3) As has been pointed out by others like Jeff Bussgang, quite a few of us in this business are ourselves entrepreneurs, having built successful, long-term venture capital businesses. We risked our capital, security and futures to chart our own course. But VC firms do not have exit opportunities like the startups in which they invest. We know that going in, so it’s okay as long as alternative paths to wealth creation remain. You can count on two hands the number of firms that have sold or gone public since the dawn of this industry some fifty years ago — and on one hand the number that have actually been successful at it. That’s maybe half a percent; a tiny fraction of the transaction rate startup companies enjoy.

In the end, I prefer a system that rewards long-term value creation over the casino that is Wall Street. And my viewpoint may surprise you, in that I, too, believe that there is a difference between investing a dollar from my own pocket versus a dollar managed that came out of yours. Which is why I think the long-term gains rate should be revised down, to 10% for a principal’s money, 20% for OPM override earned beyond a 12-month period (up from 15% today), and then the rest at short-term rates. This in my view achieves the all-important goal of delivering proper incentives for long-term investment over short while being a ‘fairer’ system. Bear in mind that despite all of the derision around OPM, most all businesses – including most startups – use it to build value. In the end, all of us are ‘stewards’ for someone else’s money, one way or another. The economy doesn’t care from whose actual pocket it’s long term dollars come. Nor do entrepreneurs.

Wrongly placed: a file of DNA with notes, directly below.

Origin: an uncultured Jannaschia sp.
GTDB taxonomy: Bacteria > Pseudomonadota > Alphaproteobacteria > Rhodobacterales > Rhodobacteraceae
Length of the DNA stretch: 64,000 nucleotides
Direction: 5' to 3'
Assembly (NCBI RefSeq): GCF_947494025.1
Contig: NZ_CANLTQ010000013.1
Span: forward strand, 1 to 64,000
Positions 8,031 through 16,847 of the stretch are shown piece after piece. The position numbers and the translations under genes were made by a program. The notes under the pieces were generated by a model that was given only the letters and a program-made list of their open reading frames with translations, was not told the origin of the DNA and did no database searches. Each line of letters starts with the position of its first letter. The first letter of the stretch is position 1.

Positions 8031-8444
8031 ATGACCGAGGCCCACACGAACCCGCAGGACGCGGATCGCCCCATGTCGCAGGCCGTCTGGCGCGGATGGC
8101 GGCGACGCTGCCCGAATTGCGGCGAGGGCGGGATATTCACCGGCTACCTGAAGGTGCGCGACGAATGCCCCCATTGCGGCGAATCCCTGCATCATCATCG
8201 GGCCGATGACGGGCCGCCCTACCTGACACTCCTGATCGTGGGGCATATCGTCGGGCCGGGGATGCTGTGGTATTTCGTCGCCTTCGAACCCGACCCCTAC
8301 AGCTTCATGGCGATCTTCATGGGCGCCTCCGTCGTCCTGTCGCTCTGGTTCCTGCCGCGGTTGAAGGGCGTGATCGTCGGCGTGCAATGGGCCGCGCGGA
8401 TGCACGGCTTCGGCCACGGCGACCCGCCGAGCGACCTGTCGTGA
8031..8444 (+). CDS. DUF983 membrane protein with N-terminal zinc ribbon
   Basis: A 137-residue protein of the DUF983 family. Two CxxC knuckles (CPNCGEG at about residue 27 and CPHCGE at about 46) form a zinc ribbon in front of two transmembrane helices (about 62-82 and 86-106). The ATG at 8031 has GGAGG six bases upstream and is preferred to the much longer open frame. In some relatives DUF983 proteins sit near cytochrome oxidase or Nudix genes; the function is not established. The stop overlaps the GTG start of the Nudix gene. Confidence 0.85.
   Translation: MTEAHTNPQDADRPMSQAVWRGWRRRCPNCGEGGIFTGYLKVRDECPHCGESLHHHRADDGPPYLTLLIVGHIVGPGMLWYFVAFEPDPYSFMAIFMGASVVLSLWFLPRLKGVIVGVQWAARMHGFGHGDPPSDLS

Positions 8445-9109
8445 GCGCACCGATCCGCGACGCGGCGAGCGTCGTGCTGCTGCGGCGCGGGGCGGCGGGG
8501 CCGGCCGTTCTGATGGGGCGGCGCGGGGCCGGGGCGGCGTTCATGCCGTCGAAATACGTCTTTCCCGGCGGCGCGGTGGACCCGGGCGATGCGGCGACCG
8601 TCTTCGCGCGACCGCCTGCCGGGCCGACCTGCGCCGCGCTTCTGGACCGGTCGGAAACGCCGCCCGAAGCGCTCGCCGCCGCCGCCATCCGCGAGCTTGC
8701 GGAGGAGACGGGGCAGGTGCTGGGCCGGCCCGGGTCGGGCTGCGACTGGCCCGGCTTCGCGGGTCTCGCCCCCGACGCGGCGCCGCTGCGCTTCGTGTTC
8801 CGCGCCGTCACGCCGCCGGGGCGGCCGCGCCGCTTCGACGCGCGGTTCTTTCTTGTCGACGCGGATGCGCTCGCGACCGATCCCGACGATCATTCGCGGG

VC-as-bogeyman is a popular meme at the moment, and I can’t say it isn’t somewhat justified. That said, babies and bathwater come to mind, and, unfortunately, heart-felt but unexamined populism rarely leads to better policy. It’s not supposed to; rather, it’s highest and best use is to stir debate. The current carried interest Bill will do little more than hurt the startup ecosystem while raising a de minimis amount of tax revenue.

12 thoughts on “Populist blather is approaching a high-water mark

  1. jimthat's a well written and articulate set of arguments and i applaud you for putting them out therei come out in a different place and don't share your concerns but i would love to discuss them with you over a beer.fred